Hughes's glorification of Russell's voluptuous figure hit its apex in Lloyd Bacon's The French Line. The innocuous musical comedy stirred up major problems with the censors due to a song-and-dance number at the climax, in which Russell appears in an extremely low-cut, tight-fitting, one-piece suit, with openings cut in the midriff. The number was filmed in 3-D, up close, from an advantageous angle. Once he had stirred up the necessary amount of publicity, Hughes put the film in general release, utilizing more chaste footage of the number, shot from an extreme distance.

Russell later recalled, "Howard Hughes was a good and fair boss, but he lacked the artistic taste to do the kind of films I really would have liked to be in, with parts I could get my teeth into. He wasn't the man I needed if I was to have developed into a serious actress. So I really have no idea how far I could have gone in films....I was definitely a victim of Hollywood typecasting."

Russell tolerated the obsession with her breasts gamely, shrugging off everyone else's fascination as if it were inconsequential, and this blasé attitude toward her sexuality has become the distinguishing feature of her acting style. Rather than cooing and posing for the camera and struggling to ooze sexuality (as does her co-star, Marilyn Monroe, in Gentlemen Prefer Blondes [1953]), Russell maintains a strength and aloofness that made her seem more intelligent and mysterious than the typical pinup-turned-actress.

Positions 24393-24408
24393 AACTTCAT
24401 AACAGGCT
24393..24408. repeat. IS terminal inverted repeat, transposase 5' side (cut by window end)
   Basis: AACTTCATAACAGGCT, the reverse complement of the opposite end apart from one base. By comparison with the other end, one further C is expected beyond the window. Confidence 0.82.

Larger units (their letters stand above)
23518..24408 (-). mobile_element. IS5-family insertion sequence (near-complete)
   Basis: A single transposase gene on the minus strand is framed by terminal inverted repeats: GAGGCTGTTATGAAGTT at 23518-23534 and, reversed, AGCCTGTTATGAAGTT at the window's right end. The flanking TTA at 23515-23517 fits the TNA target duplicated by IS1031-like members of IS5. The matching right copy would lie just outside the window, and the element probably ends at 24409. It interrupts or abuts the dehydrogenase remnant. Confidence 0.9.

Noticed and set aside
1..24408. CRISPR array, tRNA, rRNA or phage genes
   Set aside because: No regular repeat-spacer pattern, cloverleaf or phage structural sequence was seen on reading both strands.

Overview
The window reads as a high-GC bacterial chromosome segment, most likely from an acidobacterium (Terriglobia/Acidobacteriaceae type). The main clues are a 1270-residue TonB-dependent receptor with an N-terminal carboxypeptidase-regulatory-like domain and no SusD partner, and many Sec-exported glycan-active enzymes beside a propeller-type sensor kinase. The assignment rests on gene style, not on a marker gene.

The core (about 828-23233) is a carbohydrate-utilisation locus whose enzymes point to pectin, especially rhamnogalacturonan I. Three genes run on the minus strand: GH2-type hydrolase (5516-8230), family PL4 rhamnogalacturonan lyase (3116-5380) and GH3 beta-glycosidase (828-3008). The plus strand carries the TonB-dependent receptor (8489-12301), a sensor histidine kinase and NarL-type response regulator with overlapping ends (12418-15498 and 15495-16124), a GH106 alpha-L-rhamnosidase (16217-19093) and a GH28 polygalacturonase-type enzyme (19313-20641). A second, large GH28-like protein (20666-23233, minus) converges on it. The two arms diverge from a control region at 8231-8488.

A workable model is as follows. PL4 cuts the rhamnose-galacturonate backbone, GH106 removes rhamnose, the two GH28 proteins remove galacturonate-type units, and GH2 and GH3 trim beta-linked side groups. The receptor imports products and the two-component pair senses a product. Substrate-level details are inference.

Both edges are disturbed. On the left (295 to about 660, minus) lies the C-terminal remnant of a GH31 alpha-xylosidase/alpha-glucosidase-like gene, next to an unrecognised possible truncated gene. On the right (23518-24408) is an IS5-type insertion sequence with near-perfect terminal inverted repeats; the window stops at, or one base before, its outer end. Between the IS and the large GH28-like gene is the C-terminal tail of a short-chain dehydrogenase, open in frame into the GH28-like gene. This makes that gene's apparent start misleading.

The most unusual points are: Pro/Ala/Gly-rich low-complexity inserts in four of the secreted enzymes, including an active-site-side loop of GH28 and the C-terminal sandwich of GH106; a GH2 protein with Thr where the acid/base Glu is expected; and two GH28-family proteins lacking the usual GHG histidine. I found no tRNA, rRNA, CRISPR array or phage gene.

Hughes biographer Charles Higham describes Russell's complex persona as, "maternal and warm, but with a sturdy, almost masculine air of self-confidence that belied her almost excessively female body...decent, very religious, tough, nobody's fool, with sultry good looks... humorous, and very ambitious under a laid-back front."

She was not the kind of woman to hang on the arm of just any leading man. It was difficult to find an actor who could stand up to her onscreen without being dwarfed by her full 5' 7" frame and her imposing demeanor. The closest match ever found was Robert Mitchum, who had his own trademarked brand of casual sensuality and lazy detachment. They appeared in two films together: John Farrow's His Kind of Woman (1951) and Macao.

According to Lee Server's biography of Mitchum, "Russell was already well acquainted with some of Bob's more depraved antics and she had prepared herself for his 'shocking' side, but that he was so 'intellectual, gentle, caring' came as a most pleasant surprise."

Contrary to her sultry sexpot image, Russell was a born-again Christian who enjoyed the simple pleasures of family and political conservatism. According to Server, Mitchum "would tease her about her God-fearing ways, but he understood she was no Loretta Young, wallowing in piety. He loved to tell the one about the pestering reporter who couldn't believe a girl with her 'image' read the Bible and went to church each Sunday. 'Hey buddy,' she told him, 'Christians have big breasts, too.'"

"She was good-natured, generous, strong-minded when she had to be, a stand-up guy. Mitchum nicknamed her 'Hard John.' They became fast friends."